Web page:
Robust active control of noise and vibrations
Project members: P.R. Fraanje, M. Verhaegen
Our research on robust active control of noise and vibrations focuses
on the suppression of broadband stochastic disturbances (see e.g.
Figure 5). Until now active noise/vibration
control (ANVC) has been successfully applied to cancel harmonic
disturbances, e.g. in propeller aircrafts and air conditioning
systems. In most of these ANVC systems, the FilteredX LMS algorithm
is applied, because of its simplicity and adaptivity.
Figure 5:
Artist impression of a smart panel system, in which
disturbing vibrations are suppressed by controlling piezoelectric
actuators.

However, the control of broadband disturbances, e.g. in jet aircrafts
and roadtire/aerodynamic noise in cars, suffers to some important
problems, which has hold back from practical application:
 contrary to the case of harmonic disturbances, in the case of
broadband disturbances usually no reference signal which is highly
correlated with the disturbance is available;
 adaptive LMS algorithms, like FilteredX LMS converges very
slowly due to correlation in the broadband regression signal;
 the system to be controlled is usually an infinite dimensional
system, which yields high model orders in its finite order
approximation;
 the system, especially actuators and sensors, often suffer to
nonlinear behavior.
To solve these problems, we have proposed two solutions:
 an offline probabilistic control design method, which optimizes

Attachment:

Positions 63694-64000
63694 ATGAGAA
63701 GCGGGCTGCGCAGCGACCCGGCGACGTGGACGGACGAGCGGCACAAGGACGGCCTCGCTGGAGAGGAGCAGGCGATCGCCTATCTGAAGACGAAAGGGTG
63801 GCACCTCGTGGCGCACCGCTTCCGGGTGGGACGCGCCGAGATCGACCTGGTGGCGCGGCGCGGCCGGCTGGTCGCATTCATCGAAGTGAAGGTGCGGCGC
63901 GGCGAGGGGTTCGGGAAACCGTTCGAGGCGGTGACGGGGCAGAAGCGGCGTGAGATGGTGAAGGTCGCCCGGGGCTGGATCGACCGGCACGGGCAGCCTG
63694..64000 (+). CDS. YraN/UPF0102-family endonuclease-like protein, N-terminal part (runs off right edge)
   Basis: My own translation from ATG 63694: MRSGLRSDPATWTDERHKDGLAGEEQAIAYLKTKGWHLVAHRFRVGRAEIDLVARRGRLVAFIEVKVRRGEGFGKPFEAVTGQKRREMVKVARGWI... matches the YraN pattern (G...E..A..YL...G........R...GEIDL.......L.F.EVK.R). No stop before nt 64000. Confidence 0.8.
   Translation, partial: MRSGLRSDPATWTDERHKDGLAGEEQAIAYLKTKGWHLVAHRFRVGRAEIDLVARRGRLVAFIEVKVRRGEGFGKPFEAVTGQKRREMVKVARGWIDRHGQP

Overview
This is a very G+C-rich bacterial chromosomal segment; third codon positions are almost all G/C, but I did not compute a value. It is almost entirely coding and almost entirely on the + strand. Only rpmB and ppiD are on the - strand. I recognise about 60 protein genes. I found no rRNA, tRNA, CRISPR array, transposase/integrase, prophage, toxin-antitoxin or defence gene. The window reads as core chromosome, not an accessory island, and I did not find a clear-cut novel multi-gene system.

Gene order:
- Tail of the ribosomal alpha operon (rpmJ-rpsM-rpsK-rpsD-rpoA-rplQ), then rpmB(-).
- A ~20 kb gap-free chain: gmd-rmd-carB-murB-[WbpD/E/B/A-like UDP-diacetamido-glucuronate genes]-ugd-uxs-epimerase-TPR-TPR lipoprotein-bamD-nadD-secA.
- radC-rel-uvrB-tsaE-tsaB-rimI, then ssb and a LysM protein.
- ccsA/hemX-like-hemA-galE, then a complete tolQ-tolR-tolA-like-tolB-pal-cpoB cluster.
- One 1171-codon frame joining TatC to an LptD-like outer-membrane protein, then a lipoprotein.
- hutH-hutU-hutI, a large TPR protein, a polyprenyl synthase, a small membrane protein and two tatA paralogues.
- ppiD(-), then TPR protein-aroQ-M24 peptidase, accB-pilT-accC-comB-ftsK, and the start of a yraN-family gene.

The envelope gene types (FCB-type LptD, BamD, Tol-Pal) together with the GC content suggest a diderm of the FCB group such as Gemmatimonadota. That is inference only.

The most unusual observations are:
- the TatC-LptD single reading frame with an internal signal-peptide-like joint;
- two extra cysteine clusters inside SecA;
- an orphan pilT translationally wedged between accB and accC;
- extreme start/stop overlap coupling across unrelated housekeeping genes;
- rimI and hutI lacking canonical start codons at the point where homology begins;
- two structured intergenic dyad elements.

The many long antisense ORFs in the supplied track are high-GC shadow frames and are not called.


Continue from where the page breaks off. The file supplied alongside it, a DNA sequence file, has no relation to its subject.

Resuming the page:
the average performance over a stochastic model uncertainty set;
 an robust fast adaptive control design method, which is
basically a robust preconditioned version of the FilteredX LMS
algorithm.
Our research to improve the performance of the first method is on
controlrelevant (closedloop) identification of the model and
iterative identification and controller design. In cooperation with
the University of California, Los Angels, we investigate how to
improve the second method, such that performance bounds can be
guaranteed.
For large scale applications, e.g. in smart materials, with many
sensors and actuators, decentralized and distributed control methods
needs to be developed to reduce the complexity of the realtime
controller. Therefore a second main research goal is to design and
practically validate decentralized ANVC algorithms for broadband
disturbance suppression.
This project is done in cooperation with
TNOTPD.
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